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Israel to pull out from four West Bank communities
JERUSALEM -- Israel agreed Friday to withdraw from four more West Bank towns, ending weeks of deadlock with the Palestinians over security issues and putting a troubled U.S.-backed peace plan back on track.
Israeli Defense Minister Shaul Mofaz and Palestinian security chief Mohammed Dahlan reached the deal at a time when the "road map" peace plan and a Mideast truce seemed in serious jeopardy because of renewed violence that included two Palestinian suicide bombings this week.
It was not clear just how much U.S. pressure helped end the dispute over who should make the next move under the peace plan: Israel, which is supposed to pull back from more areas of the West Bank; or the Palestinians, who must dismantle militant groups.
Under the agreement reached Friday, Israel would withdraw from the West Bank towns of Jericho and Qalqiliya next week and remove some military roadblocks.
Taking down the roadblocks is seen as a major confidence booster. Israeli checkpoints, set up at the start of fighting nearly there years ago to keep out militants, have all but paralyzed life in the West Bank.
Israel would then withdraw from the towns of Ramallah and Tulkarem in the last week of August, provided there are no shooting and bombing attacks and the Palestinian security forces begin dismantling militant groups, said Shirli Eden, an Israeli Defense Ministry spokeswoman.
The Palestinians have sought a pullback from Ramallah for some time, in part to allow Yasser Arafat some freedom of movement. Israeli travel restrictions have confined the Palestinian leader to his Ramallah headquarters for nearly two years.
Israel TV said Israel would permit Arafat to make one trip to Gaza City to pay his respects at the grave of a sister, Yousra al Kidwah, who died earlier this week at age 77. Israeli officials were not immediately available to comment on the report.
Despite the withdrawal agreement, the situation remains tense.
The militant Islamic Jihad group threatened revenge for an Israeli raid Thursday that killed the group's leader in the West Bank city of Hebron, Mohammed Sidr.
A similar raid in the West Bank city of Nablus recently prompted two suicide attacks this week, one by Hamas and the other by Iranian-backed renegades of Arafat's Fatah movement.
The Palestinian groups declared a unilateral cease-fire June 29, but the Islamic militants have said that while sticking to the truce in principle, they reserve the right to respond to Israeli raids.
It was not clear whether Islamic Jihad would make good on its threat of revenge. The militant groups are sensitive to popular opinion, and might be reluctant to launch new attacks for fear they that would prompt Israel to scuttle its troop withdrawals.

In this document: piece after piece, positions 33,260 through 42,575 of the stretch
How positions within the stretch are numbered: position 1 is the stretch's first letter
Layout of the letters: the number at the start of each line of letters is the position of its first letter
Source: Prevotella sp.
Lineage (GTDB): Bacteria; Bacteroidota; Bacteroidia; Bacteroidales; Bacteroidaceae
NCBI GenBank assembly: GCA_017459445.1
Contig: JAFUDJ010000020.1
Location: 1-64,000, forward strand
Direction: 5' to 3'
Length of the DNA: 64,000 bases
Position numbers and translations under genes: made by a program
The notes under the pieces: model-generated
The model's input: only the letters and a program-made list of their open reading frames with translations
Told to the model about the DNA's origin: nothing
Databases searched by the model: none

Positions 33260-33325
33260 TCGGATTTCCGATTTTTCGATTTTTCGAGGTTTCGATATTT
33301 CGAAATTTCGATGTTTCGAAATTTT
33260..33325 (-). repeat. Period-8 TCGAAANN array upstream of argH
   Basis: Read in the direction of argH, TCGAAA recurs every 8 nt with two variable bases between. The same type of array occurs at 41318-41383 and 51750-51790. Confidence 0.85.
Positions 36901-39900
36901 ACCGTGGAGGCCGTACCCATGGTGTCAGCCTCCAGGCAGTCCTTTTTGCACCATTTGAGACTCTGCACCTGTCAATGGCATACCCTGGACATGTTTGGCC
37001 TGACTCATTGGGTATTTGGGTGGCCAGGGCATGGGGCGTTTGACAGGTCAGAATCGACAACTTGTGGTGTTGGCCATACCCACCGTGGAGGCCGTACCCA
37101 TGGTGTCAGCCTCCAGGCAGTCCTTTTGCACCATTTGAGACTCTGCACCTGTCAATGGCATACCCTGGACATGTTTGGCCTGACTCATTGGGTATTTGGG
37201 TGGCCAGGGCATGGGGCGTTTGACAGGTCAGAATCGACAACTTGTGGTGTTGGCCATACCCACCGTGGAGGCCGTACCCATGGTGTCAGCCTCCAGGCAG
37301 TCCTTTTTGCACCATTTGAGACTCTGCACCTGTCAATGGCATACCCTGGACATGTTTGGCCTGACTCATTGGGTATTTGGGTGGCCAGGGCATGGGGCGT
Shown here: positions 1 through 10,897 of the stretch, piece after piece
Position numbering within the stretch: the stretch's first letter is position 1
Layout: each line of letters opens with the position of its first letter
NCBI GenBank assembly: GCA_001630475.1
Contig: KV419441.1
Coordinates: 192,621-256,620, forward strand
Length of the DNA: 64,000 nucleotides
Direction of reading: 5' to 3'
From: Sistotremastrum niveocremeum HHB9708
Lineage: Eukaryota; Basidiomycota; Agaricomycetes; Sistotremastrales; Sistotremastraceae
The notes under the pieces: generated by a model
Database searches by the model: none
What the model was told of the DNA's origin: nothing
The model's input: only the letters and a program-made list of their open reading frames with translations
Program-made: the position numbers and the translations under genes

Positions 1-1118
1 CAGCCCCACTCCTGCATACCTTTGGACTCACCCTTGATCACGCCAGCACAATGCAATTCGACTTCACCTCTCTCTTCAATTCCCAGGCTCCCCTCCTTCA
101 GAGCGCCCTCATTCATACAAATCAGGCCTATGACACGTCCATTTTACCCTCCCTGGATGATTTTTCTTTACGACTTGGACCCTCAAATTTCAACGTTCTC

Dahlan and Mofaz negotiated the agreement in back-to-back meetings late Thursday and on Friday. "The meeting was very constructive," Dahlan said.
He said Israeli checkpoints on the outskirts of the four towns would be removed.
The road map requires Israel to pull back to positions held before the outbreak of fighting in September 2000. In a first phase, Israel withdrew from parts of the Gaza Strip and the West Bank town of Bethlehem in July.
However, Israel had said it will not withdraw from additional towns until the Palestinians begin dismantling militant groups, as required by the peace plan.
Dahlan reiterated Friday that he would not use force against Hamas, Islamic Jihad and renegades from his own Fatah movement. Palestinian Prime Minister Mahmoud Abbas has said he does not want to set off a civil war, and will continue to try to persuade the militants to stop attacks.
The dispute apparently was resolved because both sides feared they might be blamed for a breakdown of the militants' truce -- and therefore the road map -- if they did not relent.
"I would guess there has been strong urging from the United States," said David Kimche, a former Israeli Foreign Ministry official. "Israel wants to show it is doing everything possible to keep the cease-fire alive, so that if it does break down, it will not have to take the blame."
Meanwhile, a Palestinian official said Friday the Palestinian Authority has intercepted $3 million in foreign funding meant for Islamic Jihad.
The money came from "outside, non-Palestinian" sources, said Abdel Fattah Hamayel, a Cabinet minister in charge of negotiating with militant groups. He did not provide further detail.
Islamic Jihad officials denied the money was intended for the group.
The Israeli daily Haaretz, citing Israeli sources, said the money came from Iran and was intercepted recently.
Hamayel said the Palestinian Authority is making progress identifying sources of funding, in part by monitoring e-mails and phone calls between people and groups in the Palestinian territories and foreign countries.
Israeli government spokesman Dore Gold said Friday that any efforts to halt funding to militants was "positive" but stressed that the seizure was only a small step.
"We are still seeing massive amounts going from Saudi Arabia to Hamas," said Gold, who recently testified before the U.S. Senate on alleged Saudi funding of terrorism. Gold said the Saudi money comes largely from charities he said have strong ties to the government.
Meanwhile, 73 Palestinian detainees were released from Israeli jails Friday and driven to the West Bank and Gaza Strip.
The prisoners had been scheduled for release Tuesday, but Prime Minister Ariel Sharon had them returned to their cells after two suicide bombings that day.
On Aug. 6, Israel released 334 prisoners, but Palestinians said at the time too few were senior figures. The Palestinians seek the release of most of 7,000 prisoners held by Israel.
Palestinian spokesman Saeb Erekat said the releases were little more than a public relations ploy. Most of those freed had been held for allegedly staying in Israel illegally.